STRANGE POLITICS: Nine things more popular than Bill Shorten
BILL Shorten's approval rating has sunk to an all-time low of 14%, but all is not lost. He is still more popular than unfurling toilet paper from the back of the roll (by a single percentage point) according to a survey of bathroom habits released last month.
Considering the list of things that have him trumped, he should take any positive affirmation available at this point. Stuff more popular than Bill Shorten includes…
A 2008 survey found 30% of Brits admitted deriving pleasure from other people's misfortune. That explains One Direction's popularity, then.
GEORGE W. BUSH
Even at his lowest point, the 43rd president of the United States had an approval rating of 22%. Not bad for a semi- literate warmonger who, in a Freudian slip, once boasted the country's enemies "never stop thinking about new ways to harm our country and our people, and neither do we".
PEEING IN THE SHOWER
If you are not already doing it, chances are someone in your house is. The same survey of 1000 Americans that told us about the dunny roll habits found a whopping 61% of men and women had no issue making their bladder gladder while rinsing their armpits.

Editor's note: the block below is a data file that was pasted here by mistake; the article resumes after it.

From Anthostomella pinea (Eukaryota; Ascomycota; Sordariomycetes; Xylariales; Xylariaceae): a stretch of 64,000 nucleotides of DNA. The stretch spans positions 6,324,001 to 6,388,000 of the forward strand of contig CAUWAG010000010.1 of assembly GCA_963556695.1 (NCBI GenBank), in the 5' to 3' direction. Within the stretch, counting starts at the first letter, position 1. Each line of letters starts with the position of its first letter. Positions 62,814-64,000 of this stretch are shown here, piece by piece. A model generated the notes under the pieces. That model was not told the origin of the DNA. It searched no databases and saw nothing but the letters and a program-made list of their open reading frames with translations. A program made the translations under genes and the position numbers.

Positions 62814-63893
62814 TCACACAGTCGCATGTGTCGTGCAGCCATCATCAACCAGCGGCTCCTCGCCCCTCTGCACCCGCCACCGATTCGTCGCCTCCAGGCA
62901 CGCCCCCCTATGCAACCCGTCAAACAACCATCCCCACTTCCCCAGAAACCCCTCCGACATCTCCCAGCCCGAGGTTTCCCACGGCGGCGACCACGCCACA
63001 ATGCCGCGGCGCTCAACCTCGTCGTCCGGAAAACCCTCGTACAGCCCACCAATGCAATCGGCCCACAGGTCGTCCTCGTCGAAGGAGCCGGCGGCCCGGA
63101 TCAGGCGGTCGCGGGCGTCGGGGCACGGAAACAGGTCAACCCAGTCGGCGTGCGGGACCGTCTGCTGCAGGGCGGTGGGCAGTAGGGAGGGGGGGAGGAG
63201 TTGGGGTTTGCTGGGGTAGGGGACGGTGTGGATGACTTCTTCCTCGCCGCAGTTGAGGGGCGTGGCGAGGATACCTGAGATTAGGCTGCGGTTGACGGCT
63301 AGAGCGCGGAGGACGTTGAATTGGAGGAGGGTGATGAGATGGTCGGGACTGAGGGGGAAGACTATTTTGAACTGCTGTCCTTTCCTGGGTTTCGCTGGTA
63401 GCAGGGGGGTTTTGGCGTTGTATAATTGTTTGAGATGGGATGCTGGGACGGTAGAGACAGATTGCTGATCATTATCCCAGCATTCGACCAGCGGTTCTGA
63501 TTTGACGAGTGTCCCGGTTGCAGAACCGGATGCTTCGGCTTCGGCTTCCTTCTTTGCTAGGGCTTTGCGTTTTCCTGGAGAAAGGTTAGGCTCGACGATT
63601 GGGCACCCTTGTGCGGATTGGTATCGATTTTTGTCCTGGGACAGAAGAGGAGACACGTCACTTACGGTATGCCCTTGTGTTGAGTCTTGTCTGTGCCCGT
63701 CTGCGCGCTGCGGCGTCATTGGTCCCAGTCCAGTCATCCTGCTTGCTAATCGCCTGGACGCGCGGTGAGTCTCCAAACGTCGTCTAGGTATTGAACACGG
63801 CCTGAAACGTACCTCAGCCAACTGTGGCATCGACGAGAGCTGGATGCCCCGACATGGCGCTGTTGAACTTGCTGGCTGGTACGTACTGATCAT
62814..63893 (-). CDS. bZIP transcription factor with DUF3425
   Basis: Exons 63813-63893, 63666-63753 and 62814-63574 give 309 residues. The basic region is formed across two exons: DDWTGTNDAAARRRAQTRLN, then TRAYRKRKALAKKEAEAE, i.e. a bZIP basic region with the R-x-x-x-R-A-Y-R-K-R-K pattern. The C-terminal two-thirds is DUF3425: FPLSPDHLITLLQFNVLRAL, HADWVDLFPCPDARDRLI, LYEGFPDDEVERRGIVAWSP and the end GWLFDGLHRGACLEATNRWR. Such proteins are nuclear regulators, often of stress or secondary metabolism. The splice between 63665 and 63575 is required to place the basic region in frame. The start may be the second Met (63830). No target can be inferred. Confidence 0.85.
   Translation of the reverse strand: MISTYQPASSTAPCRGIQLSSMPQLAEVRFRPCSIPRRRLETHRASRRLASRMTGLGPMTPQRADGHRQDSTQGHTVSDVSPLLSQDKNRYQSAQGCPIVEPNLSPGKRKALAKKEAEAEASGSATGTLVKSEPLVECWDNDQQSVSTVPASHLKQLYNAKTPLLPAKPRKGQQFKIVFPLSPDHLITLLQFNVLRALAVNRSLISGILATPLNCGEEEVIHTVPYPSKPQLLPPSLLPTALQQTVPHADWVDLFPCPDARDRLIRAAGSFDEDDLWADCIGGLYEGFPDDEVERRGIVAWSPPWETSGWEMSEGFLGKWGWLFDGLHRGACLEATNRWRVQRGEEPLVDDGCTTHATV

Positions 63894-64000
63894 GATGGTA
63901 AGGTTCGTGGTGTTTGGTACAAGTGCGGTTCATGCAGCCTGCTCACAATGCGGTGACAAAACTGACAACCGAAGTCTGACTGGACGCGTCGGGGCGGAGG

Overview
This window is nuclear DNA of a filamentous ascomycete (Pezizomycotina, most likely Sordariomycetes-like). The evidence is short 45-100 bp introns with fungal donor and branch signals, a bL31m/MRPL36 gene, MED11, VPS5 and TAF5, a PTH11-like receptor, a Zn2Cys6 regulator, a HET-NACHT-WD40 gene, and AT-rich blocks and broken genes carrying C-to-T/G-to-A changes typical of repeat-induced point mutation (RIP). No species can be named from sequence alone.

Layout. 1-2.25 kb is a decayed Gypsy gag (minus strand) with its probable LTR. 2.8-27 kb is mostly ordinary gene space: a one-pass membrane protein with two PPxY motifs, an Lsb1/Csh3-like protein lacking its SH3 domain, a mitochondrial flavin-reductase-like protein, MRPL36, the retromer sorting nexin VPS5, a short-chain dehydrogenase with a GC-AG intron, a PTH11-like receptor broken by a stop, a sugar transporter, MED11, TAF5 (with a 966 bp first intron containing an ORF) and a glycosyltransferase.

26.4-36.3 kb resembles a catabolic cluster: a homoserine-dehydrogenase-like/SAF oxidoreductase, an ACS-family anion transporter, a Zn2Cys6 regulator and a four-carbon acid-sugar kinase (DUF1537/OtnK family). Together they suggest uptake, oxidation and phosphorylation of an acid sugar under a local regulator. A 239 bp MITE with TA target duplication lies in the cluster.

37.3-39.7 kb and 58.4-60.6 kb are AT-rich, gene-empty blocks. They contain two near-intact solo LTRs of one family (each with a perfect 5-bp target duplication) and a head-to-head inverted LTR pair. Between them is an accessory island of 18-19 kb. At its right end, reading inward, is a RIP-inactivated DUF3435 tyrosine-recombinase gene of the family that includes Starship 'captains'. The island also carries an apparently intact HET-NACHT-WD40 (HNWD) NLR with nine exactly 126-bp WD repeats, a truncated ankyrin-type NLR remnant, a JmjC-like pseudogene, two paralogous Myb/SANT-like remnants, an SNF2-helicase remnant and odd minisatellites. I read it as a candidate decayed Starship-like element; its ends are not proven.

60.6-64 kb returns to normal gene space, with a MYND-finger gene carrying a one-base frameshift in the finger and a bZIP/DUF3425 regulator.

BECOMING A TEEN MUM
A study run by the statistically reputable Tyra Banks Show revealed one in five of the 10,000 young girl respondents actually wanted to be a teenage mother.
Heinz asked folks about their most hated vegetables and found those crunchy green balls of boredom had an approval rating of 61%. That is four times higher than Shorten.
Not sure if the Brits are just a tad weird, but apparently one in five would indulge in a bit of how's your father with a lifelike robot if the chance arose. If you believe the 2014 survey of 2000 people, it truly gives new meaning to the term "sex machine". And Silicon Valley, come to think of it.
The Australian Academy of Science's 2013 report card of the country's science literacy uncovered some fairly damning stuff. For instance, 27% of us think humans and dinosaurs lived side by side. For which I blame the tremendous '90s cartoon Dino-Riders, in which humans did battle while riding on the backs of large scaly beasts strapped with laser guns and missiles. I thought it was a documentary.
The idea of heliocentrism - that the earth revolves around the sun - has been fairly well accepted for a while now. Copernicus came up with the first geometric model for it in the 16th century, and clever ducks like Kepler and Galileo built on the theory. But the National Science Foundation's study of 2200 people found 26% still believed the sun revolved around the earth in 2012.
Perhaps most damning, even the dubious statistics relied on for this column are more popular than Bill Shorten. Data investment company Kantar conducted a poll in 2013 that found 19% of people believed surveys were not biased.
Strange Politics is a satirical column. Follow Chris Calcino on Twitter: @ChrisCalcino